Happiness: A Theory – Tasters and Non-tasters

In the world of edibility, human discernment has fallen genetically into two groups: 1. Those who readily perceive bitterness, and, hence, recoil from foods that others find palatable; and 2. Those who do not.  The first group has been called “tasters.”  Their discriminatory palates are associated with survival in herbaceous ecosystems where sensing toxicity is essential.   With civilization and the cultivation of recognizable foods, in many modern cultures, such a talent is simply not required.

In the world of social relations, similarly, some people appear to harbor a sensitivity to the comportment of their peers that stimulates a gag reflex.  Others seem to tolerate a diverse ecosystem, absent a direct insult, taking their alien fellow travelers more or less as they find them.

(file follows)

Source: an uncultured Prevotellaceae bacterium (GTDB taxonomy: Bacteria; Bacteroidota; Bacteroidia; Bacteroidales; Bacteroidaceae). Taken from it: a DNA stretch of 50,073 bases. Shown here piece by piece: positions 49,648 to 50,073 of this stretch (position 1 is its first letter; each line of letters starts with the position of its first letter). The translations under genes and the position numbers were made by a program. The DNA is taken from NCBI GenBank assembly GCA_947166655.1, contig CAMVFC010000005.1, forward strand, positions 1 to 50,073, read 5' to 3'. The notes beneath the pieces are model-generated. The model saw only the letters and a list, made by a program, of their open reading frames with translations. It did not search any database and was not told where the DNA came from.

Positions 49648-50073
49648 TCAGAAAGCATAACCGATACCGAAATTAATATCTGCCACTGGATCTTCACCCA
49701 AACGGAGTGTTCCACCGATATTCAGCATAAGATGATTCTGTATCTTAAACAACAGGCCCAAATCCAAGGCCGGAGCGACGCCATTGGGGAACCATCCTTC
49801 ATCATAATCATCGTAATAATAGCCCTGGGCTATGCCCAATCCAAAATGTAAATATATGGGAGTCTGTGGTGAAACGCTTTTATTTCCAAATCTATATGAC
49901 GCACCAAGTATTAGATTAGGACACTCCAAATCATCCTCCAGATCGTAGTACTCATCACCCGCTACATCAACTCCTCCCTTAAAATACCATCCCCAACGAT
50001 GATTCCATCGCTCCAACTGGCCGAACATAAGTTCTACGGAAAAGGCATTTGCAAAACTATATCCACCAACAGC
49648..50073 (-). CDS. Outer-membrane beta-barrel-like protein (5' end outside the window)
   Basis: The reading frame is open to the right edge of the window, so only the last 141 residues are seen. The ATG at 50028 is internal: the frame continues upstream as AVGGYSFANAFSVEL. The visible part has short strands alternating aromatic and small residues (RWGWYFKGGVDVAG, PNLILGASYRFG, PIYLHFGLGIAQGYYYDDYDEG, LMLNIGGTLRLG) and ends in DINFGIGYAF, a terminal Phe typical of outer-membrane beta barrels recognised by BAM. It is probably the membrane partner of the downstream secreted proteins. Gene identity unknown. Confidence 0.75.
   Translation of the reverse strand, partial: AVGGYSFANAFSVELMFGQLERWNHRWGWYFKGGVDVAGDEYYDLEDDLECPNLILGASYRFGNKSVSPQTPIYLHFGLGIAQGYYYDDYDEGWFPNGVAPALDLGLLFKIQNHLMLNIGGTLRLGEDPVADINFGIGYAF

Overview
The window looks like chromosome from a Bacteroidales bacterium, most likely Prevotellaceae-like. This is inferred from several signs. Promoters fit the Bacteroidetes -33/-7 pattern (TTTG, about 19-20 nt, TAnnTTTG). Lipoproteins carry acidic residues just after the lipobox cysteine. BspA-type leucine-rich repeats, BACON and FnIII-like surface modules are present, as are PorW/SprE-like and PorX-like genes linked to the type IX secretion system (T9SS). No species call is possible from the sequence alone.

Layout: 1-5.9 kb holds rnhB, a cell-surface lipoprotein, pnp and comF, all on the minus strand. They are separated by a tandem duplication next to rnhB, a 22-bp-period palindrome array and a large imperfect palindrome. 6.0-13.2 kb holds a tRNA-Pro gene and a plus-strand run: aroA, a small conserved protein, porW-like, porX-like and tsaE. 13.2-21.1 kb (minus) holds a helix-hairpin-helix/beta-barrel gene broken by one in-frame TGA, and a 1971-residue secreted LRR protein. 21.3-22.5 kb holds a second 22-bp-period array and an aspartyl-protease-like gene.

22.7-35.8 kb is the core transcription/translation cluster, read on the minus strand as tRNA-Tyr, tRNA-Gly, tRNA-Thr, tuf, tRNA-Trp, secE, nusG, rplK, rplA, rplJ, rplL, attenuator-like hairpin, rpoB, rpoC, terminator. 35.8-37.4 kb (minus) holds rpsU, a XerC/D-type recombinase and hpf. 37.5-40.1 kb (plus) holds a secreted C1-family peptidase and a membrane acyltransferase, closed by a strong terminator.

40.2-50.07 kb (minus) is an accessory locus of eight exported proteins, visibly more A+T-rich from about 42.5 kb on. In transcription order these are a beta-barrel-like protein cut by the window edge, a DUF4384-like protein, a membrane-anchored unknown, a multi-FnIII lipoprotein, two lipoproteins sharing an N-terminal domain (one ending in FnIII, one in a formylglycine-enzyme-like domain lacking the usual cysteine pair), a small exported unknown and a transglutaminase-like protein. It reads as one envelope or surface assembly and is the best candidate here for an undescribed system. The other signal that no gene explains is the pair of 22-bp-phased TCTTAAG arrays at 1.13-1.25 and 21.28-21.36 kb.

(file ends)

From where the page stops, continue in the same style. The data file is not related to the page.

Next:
In the edible world, the lessening of risk with the evolution of agriculture has rendered new forms of culinary pleasure possible.  In the social world, the pacification of human populations may have rendered openness toward our less familiar neighbors a relatively risk-free endeavor.

The question arises:  As we relate to our fellow humans, are we happier as tasters, taking solace from the security our vigilance tends to yield?  Or does happiness arise from a broader palate?


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